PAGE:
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FULL ARTICLE | EDITORIAL 
Diesels elevated to public enemy No 1 in Europe, but Korean’s have no such qualms 
Peter Schmidt | Editor

Published: Tue, 03rd April 2018 15:36:18 GMT
 

Korea traffic AID

"Europe’s diesel car owners, peering into the future clearly don’t like what they see. The likelihood of city bans, higher discriminatory taxation and the ticking time-bomb of plummeting residual values are just a few of diesel car owners’ current anxieties. Given the bleak future now universally painted for diesel cars in Europe, it comes as no surprise that spiralling numbers of Europe’s diesel car owners - given a good trade in or scrappage deal - are now dumping their diesel cars in droves. And who can blame them. 

In India, two months through the current year, the sales share going to diesels remains at 40 per cent. 

That compares with 40 per cent during the whole of last year, but a higher 44 per cent during the previous year.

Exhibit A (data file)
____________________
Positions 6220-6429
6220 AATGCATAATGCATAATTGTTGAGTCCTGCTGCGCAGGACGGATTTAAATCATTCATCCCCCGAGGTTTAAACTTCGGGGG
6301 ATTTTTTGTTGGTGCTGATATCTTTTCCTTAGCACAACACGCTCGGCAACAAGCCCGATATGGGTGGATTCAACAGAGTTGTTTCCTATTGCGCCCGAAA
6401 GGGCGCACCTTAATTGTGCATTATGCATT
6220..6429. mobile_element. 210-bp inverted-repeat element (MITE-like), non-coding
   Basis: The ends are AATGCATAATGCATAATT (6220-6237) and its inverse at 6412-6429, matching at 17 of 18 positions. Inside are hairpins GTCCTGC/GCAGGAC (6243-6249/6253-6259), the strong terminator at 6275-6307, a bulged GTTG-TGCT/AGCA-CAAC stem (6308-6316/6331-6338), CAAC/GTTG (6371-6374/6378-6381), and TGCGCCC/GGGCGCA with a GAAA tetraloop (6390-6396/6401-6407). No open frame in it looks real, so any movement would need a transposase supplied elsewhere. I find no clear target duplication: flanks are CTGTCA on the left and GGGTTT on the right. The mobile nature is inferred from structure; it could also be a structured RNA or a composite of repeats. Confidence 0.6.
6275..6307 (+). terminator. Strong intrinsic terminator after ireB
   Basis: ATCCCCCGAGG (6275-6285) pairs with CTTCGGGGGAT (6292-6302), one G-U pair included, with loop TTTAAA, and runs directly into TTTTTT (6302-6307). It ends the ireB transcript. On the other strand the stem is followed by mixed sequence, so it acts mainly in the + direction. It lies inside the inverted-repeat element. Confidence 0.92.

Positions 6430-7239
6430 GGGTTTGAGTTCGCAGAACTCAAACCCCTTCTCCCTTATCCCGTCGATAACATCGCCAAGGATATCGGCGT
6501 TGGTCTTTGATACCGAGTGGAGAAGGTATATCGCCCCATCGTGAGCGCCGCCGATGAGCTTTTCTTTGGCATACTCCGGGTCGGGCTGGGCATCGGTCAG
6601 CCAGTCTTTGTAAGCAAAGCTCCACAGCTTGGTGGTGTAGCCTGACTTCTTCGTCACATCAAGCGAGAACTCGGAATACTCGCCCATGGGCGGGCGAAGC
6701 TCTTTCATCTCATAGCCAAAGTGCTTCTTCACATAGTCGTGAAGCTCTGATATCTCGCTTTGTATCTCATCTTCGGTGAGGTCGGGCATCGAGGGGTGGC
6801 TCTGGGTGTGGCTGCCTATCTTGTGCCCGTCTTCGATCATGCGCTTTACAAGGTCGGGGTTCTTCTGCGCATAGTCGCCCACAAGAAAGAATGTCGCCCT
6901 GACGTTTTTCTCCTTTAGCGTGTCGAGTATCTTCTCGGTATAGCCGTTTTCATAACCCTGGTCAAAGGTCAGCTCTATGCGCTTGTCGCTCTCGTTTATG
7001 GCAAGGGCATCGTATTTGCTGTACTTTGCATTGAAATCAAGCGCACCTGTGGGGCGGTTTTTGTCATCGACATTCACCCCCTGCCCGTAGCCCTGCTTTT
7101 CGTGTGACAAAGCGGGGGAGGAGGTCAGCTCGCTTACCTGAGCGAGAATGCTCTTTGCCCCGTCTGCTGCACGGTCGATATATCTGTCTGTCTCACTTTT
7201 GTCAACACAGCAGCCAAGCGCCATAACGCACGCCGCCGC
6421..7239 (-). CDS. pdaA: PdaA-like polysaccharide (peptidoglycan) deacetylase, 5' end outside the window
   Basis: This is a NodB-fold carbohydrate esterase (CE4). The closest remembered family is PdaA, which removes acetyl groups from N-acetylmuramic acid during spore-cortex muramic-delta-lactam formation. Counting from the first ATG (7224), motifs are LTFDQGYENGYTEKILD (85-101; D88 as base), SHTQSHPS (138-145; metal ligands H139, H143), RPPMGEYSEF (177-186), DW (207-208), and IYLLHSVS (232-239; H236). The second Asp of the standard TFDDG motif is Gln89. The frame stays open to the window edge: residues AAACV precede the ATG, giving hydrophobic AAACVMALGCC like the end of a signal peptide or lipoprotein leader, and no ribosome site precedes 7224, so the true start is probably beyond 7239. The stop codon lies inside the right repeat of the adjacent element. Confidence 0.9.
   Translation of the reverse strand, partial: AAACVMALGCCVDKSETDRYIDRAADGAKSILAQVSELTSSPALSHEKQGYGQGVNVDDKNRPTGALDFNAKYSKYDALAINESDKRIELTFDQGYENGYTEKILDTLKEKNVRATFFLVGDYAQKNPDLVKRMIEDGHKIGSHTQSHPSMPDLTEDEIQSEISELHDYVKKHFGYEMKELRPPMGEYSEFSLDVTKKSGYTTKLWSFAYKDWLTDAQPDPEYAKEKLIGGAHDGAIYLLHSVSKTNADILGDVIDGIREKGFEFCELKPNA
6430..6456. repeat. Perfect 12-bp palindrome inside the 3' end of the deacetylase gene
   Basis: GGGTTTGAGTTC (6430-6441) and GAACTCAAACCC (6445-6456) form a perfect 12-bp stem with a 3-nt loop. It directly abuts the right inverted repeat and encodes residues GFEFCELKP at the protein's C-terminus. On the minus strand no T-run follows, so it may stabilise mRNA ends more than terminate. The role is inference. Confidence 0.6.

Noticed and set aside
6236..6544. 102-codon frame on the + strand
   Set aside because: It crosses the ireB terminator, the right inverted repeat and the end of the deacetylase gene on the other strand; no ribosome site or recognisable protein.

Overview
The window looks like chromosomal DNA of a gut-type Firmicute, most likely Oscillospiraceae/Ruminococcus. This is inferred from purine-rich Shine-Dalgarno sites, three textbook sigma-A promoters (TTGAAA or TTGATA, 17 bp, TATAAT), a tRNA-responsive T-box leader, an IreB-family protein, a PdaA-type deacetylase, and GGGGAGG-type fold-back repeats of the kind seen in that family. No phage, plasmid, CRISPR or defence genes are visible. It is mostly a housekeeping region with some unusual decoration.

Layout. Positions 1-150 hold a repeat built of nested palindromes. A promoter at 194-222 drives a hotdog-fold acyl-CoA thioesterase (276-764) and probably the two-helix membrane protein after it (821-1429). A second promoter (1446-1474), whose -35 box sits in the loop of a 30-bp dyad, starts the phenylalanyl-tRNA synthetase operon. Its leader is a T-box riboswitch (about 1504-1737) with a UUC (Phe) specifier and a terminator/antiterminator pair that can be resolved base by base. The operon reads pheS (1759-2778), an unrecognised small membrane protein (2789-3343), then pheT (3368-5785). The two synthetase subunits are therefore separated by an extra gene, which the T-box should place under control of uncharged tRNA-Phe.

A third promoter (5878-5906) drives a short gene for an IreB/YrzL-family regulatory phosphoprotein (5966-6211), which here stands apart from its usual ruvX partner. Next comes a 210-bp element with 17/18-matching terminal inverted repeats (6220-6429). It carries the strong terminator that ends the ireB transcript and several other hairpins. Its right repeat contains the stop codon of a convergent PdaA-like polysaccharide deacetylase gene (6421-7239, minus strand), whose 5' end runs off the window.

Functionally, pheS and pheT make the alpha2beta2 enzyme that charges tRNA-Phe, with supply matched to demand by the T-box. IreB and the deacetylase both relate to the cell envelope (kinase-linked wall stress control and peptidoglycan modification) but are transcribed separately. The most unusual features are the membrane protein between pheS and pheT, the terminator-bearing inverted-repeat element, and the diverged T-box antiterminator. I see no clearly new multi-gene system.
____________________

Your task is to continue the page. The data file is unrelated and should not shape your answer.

Likewise, in South Korea there still appears to be no anti-diesel sentiment. 

On the contrary, apart from one notable exception - Volkswagen-Audi - in South Korea little appears to have changed the popularity of diesel powered cars. 

Last year diesel powered cars were still responsible for 47 per cent of Korean car imports. 

Still more astonishing, BMW told AID that last year “nearly 50,000” of the 69,000 BMWs and Minis sold by the group in South Korea were diesels. 

Put into perspective, that’s 72 per cent of last year’s BMW-Mini sales in Korea. 

Last year, excluding all imports, diesels accounted for 45 per cent of domestic Korean Light-Vehicle sales. 

The sales share going to electric cars, by comparison reached just 0.85 per cent. 

Moreover, every second BMW sold in Japan today is diesel powered.

Are we missing a trick? 

For the past couple of years Europe’s new car buyers seemed like a rabbit mesmerised by the headlights of a speeding car. 

The steady and continuing drum-beat of the long-running anti-diesel campaign, now coming from virtually all directions, simply could not fail but instil lingering doubt in car buyers’ minds. 

The consequence, it seems to some market observers is the greatest and most significant loss of diesel market share seen in Western Europe for decades. 

Unless the lemming like rush over the cliff is stopped soon, likelihood is that in little more than a decade from now ultra CO2-efficient diesel-fuelled cars could have gone the same way as the dinosaurs, at least in Europe. 
 

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